Cupid is drawing back his bow and love is in the air. How are you celebrating Valentine’s Day this year? An intimate candle-lit dinner at a table for two, dancing the night away at the trendiest club or perhaps creating a culinary masterpiece of your own to share with your love in the glow of a warm fire?
If the passing of January is at all indicative of how quickly 2013 will be moving, Valentine’s Day will likely be upon us before we know it and I intend on being as prepared as possible.
If you are considering a simple meal at home, here are a couple of recipes to jump start the brain. Please keep in mind this is not a “menu” so to speak. Each item is separate from the other and each one is designed to “plant a seed” or to start the creative processes bubbling and brewing while preparing the menu.
Steamed Mussels in White Wine
- 1 large shallot, finely chopped
- 1/4 onion, finely chopped (about 1/3 cup)
- 1/4 cup dry white wine
- 3 1/2 tablespoons unsalted butter, cut into 1/2″ cubes
- 1 tablespoon white wine vinegar
- 4 1/2 pounds mussels, scrubbed, debearded
- Freshly ground black pepper
- 2 tablespoons chopped flat-leaf parsley
Place shallot, onion, wine, butter, and vinegar in a large heavy pot. Add mussels, cover, and bring to a boil. Cook, gently shaking pot once or twice, until mussels open, 3–5 minutes ~ Be sure to be your seafood as fresh as fresh as possible, any mussels that do not open need to be discarded.
Line a strainer with a double layer of cheesecloth and place over a bowl, set aside.
Transfer mussels to a large bowl, using a slotted spoon. Pour mixture in pot through prepared strainer. Season broth with pepper and pour over mussels. Sprinkle with parsley.
Asparagus and Bearnaise Sauce
Although asparagus is a spring vegetable, it is available in the market throughout the entire year. As you can see, it is a beautiful addition to any dinner table.
When choosing asparagus choose straight, firm spears, uniform in size with closed tips and that are refrigerated or on ice. They should be used within two or three days of purchase to maintain freshness. The best way to store them is to place spears upright in a small bowl or vase in about an inch of cold water.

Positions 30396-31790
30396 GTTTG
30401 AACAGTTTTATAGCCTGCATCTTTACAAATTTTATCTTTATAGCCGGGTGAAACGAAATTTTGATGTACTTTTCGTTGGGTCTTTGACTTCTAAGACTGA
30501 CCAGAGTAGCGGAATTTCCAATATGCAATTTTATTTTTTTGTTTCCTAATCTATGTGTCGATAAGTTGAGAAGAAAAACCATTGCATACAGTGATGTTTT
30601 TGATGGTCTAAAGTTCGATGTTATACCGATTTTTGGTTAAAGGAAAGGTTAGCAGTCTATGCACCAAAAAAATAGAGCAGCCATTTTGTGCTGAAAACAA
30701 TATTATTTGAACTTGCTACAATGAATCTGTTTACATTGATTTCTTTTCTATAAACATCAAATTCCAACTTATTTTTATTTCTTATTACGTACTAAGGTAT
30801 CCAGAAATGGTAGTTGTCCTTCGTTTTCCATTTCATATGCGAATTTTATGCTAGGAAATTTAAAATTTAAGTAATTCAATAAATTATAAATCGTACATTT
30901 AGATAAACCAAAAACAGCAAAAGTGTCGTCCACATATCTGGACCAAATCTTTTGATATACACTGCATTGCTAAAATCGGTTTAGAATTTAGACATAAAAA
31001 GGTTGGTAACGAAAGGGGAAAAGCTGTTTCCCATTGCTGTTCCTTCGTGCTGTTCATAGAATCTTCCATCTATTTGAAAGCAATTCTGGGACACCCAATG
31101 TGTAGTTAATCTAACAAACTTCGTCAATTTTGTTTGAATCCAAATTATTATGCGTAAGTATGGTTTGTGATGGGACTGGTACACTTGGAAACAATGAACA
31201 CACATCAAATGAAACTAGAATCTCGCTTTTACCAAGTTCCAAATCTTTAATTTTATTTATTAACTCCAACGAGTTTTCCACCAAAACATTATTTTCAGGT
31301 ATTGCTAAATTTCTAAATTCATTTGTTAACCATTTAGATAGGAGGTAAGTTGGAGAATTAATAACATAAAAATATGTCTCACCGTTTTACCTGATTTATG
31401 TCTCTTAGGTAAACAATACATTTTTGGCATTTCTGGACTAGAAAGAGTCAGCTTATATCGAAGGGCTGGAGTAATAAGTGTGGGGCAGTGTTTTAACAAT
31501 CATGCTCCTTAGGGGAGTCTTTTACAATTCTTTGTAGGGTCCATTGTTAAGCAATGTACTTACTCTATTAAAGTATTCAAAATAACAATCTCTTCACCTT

Rinse asparagus, especially the tips, in cold water and snap off the woody base of each spear where it breaks easily. You will find this around the bottom third of the spear and where the woody part begins to turn tender. For aesthetics, scrape off the scales on the spears with a vegetable peeler. This gives it a clean look.
There are several ways to cook asparagus ~ Since this recipe calls for them to be gently covered in delicious Bearnaise, I will show just two.
Simmer: Lay the asparagus spears in a large skillet and top with 1 inch of water. Lightly salt the water and bring to a simmer. Cook, covered, for 3 to 5 minutes or until crisp-tender.
Steam: Place a steamer basket in a saucepan. Add water to just below the bottom of the basket. Bring water to boiling. Add asparagus to steamer basket. Cover and reduce heat. Steam for 3 to 5 minutes or until crisp-tender.
2 tablespoons tarragon vinegar
2 tablespoons dry white wine
1/4 cup very finely chopped shallot
1/4 teaspoon ground black pepper
1 tablespoon finely chopped tarragon leaf
3 large egg yolks
1 tablespoon water
1/2-3/4 cup unsalted butter, very soft
lemon juice, if desired
- Combine vinegar, wine, shallots, black pepper, and 1 1/2 teaspoons tarragon in a small saucepan.
- Cook over medium heat until reduced to 1 tablespoon, 5 to 10 minutes.
- Add egg yolks and 1 tablespoon of water to reduced vinegar mixture.
- Whisk until thick and pale, about 2 minutes.
- Set pan over moderately low heat and continue to whisk at reasonable speed reaching bottom and insides of pan, where eggs tend to overcook.
- Moderate the heat by frequently move pan off burner for a few seconds, then back on.
- As they cook, the eggs will become frothy and increase in volume, then thicken.
- When the bottom of the pan is visible in the streaks left by the whisk and the eggs are thick and smooth, remove from heat.
- By spoonfuls, add soft butter, whisking constantly to incorporate each addition.
- As the emulsion forms, add butter in slightly larger amounts, always whisking until fully absorbed.
- Continue incorporating butter until sauce has thickened to consistency desired.
- Season with salt, remaining 1 1/2 teaspoons chopped tarragon and, if desired, pepper.
- Add a few droplets of lemon juice.
Photo Credit: Chefs Little Helper
Rosemary Roast Pork
This is a delicious dish that is delightfully simple and has a very basic shopping list. You may already have these items in your pantry; butter, scallions, salt, ground cumin, dried oregano, black peppercorns, pepperoni, (yes, pepperoni ), rosemary leaves, garlic, pork shoulder roast, black pepper, sweet potatoes, russet potatoes, mushrooms, broccoli, olive oil and red wine vinegar. Follow the link to 2Chow and Chefslittlehelper.com While you are there, browse the site and check out some of the recipes.
Ally’s Kitchen’s Chocolate Cake Vodka Balls
Photo Credit: Ally’s Kitchen
One of my dear friends, Alice D’Antoni Phillips, of Ally’s Kitchen has created a tempting treat that caught my eye. Well, actually it was the name that caught my eye, these little gems are full of flavor. The ingredients list is simple, chocolate cake, chocolate icing, cream cheese and vodka. For garnish, the sky’s the limit as creativity knows no bounds. Follow the link to Ally’s site for the full recipe, poke around while you are there, and print out more of her amazing recipes!